I just now cracked open the dead trees edition of yesterday’s L.A. Times. There is an editorial that I can’t find online titled “And as for the Seven Dwarfs . . .” [UPDATE: The link is here.] It opens:
Readers of this page may recall our cynicism at recent reports that SpongeBob SquarePants, who we thought was just a treacly cartoon sponge-person, actually has lurid designs on young children. Last month, James Dobson, Focus on the Family’s thoughtmeister, declared that SpongeBob’s penchant for holding hands with his male starfish pal and his soft and swishy, er, squishy demeanor signals that he is really a homosexual cartoon sponge. Bob, he suggested, is an unsuitable, if not alarming, role model for kids.
As far as I know, the language I have emphasized is utterly false. If there is a shred of evidence that Dobson made the declaration attributed to him in the editorial, I’ve yet to see it.
I have seen plenty of evidence to the contrary. In the only public statements of his on the subject that I am aware of, Dobson has explicitly denied accusing SpongeBob of being gay. A statement on his organization’s web site explains that Dobson objected to the video, not to SpongeBob. And Dobson addressed the issue in detail in a newsletter, accusing the media of distorting his remarks.
It’s not just Dobson or his supporters saying this. An editorial in Toon Zone, an online magazine about cartoons, savaged the New York Times for implying that Dobson had attacked SpongeBob directly:
Deliberately or not, [The New York Times] appears to have twisted Dobson’s position and imputed to him (without evidence) an argument he does not seem to have made.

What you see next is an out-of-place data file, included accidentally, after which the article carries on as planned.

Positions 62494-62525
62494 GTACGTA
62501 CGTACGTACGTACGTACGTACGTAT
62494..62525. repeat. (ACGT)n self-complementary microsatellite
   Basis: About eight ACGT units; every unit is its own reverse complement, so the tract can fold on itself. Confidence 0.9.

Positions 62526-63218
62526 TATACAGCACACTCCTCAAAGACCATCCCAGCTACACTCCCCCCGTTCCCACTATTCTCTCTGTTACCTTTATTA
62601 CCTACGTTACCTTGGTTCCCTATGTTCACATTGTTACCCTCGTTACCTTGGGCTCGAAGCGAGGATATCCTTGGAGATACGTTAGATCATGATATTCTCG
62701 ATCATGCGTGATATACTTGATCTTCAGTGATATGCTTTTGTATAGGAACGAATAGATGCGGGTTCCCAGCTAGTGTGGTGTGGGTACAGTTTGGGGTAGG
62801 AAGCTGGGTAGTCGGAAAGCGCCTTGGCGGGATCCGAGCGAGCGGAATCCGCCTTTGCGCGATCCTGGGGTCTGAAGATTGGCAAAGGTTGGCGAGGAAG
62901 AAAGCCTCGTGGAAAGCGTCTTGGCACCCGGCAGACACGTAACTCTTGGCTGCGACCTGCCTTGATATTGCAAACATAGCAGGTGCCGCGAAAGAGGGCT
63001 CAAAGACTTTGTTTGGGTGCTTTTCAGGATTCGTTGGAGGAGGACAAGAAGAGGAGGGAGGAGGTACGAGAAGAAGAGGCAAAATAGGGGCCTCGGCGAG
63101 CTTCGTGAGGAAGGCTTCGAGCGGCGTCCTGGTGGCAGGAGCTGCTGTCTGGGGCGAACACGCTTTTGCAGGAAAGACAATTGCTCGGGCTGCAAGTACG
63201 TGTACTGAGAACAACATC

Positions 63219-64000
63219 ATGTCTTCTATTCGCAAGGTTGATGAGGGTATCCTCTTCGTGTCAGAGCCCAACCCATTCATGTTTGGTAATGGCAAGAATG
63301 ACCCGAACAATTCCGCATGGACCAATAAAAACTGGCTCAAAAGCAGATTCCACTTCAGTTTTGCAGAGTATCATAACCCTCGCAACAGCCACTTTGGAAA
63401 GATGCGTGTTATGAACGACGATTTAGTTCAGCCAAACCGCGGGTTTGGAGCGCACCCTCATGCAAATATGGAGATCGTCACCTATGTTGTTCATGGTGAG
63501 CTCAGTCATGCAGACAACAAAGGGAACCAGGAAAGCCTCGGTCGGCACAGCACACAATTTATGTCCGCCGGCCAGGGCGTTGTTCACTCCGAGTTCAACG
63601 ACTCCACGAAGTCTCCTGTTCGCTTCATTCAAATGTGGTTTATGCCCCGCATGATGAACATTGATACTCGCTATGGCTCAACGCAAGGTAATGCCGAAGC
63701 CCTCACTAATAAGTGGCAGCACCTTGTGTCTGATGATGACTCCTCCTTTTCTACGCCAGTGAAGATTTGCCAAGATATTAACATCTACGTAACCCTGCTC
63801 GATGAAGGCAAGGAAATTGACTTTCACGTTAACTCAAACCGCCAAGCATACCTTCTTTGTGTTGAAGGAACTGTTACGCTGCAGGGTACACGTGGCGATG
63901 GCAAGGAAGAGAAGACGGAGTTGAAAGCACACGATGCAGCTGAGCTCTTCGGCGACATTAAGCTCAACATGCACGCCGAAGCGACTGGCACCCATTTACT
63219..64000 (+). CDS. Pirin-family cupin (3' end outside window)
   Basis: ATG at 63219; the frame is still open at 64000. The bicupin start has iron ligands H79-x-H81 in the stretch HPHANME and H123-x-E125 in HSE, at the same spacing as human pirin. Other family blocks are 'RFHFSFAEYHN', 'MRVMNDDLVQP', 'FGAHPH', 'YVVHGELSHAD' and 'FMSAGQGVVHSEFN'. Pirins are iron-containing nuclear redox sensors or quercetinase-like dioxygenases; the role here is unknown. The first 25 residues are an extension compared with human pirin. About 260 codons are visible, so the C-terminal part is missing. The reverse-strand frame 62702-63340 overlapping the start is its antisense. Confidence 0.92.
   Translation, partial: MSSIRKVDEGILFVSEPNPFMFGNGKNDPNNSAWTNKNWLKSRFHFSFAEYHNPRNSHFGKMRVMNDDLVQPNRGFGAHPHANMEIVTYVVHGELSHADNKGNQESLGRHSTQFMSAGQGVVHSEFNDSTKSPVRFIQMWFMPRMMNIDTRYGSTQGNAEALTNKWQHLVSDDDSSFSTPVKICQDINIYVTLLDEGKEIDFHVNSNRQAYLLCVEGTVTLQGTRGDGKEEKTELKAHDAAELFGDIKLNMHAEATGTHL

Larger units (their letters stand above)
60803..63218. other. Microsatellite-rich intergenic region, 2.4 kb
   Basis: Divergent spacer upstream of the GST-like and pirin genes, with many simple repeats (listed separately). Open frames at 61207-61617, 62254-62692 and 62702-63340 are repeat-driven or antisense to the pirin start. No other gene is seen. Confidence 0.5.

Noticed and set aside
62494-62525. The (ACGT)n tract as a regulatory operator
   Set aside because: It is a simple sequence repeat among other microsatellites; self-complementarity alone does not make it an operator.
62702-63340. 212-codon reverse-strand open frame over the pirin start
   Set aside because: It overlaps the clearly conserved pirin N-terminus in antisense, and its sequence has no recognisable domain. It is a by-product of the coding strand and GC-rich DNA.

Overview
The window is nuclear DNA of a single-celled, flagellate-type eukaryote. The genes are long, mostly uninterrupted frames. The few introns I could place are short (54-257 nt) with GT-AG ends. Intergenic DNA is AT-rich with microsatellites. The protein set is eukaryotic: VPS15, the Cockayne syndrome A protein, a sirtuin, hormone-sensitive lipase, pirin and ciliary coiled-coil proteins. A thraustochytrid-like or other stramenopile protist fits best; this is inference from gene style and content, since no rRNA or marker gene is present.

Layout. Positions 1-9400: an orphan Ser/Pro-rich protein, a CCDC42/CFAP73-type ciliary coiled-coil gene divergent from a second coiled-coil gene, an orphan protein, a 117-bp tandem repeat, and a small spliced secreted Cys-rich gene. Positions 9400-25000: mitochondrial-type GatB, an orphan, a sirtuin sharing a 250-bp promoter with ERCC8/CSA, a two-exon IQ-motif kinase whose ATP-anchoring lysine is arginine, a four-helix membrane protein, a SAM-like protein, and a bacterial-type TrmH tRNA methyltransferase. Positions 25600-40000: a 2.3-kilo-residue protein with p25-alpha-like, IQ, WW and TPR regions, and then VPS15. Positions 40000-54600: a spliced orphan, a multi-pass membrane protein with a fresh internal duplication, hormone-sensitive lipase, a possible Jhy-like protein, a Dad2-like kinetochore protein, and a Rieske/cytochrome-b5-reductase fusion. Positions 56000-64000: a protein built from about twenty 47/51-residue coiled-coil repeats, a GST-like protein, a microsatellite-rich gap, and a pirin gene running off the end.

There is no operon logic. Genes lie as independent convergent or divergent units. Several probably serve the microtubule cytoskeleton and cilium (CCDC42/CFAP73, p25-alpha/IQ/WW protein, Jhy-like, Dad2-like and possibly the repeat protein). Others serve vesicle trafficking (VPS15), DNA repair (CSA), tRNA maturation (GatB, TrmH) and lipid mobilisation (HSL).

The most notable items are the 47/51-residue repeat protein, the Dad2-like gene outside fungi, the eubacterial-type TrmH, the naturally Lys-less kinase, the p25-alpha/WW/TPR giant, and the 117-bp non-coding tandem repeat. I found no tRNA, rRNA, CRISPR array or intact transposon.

Flawed as the New York Times article was, it still only implied that Dobson had accused SpongeBob of being gay. It never explicitly claims that Dobson made such a statement — unlike yesterday’s L.A. Times editorial, which directly attributes such statements to Dobson.
I blogged about this two weeks ago, criticizing Jeff Jarvis for placing his faith in the accuracy of factual assertions in L.A. Times editorials — especially about cultural issues. I am sending Jeff a note with a link to this post. I hope that, his dislike of Dobson aside, Jeff will join me in criticizing the Los Angeles Times for making assertions of fact without any evidence to back them up.
If the editors of the Los Angeles Times wish to mock Dobson’s criticism of a pro-gay video in which SpongeBob makes an appearance, they have every right to do so. But while they are entitled to their opinions, and even their (properly labeled and factually based) speculations, they are not entitled to their own facts. Unless they have some basis for saying it, they do not have the right to assert as fact that Dobson has “declared” that SpongeBob is gay.
I have written the Reader’s Representative to ask if the paper has evidence supporting the assertion in the editorial.
UPDATE 2-8-05: The paper plans to run a correction in response to my complaint.
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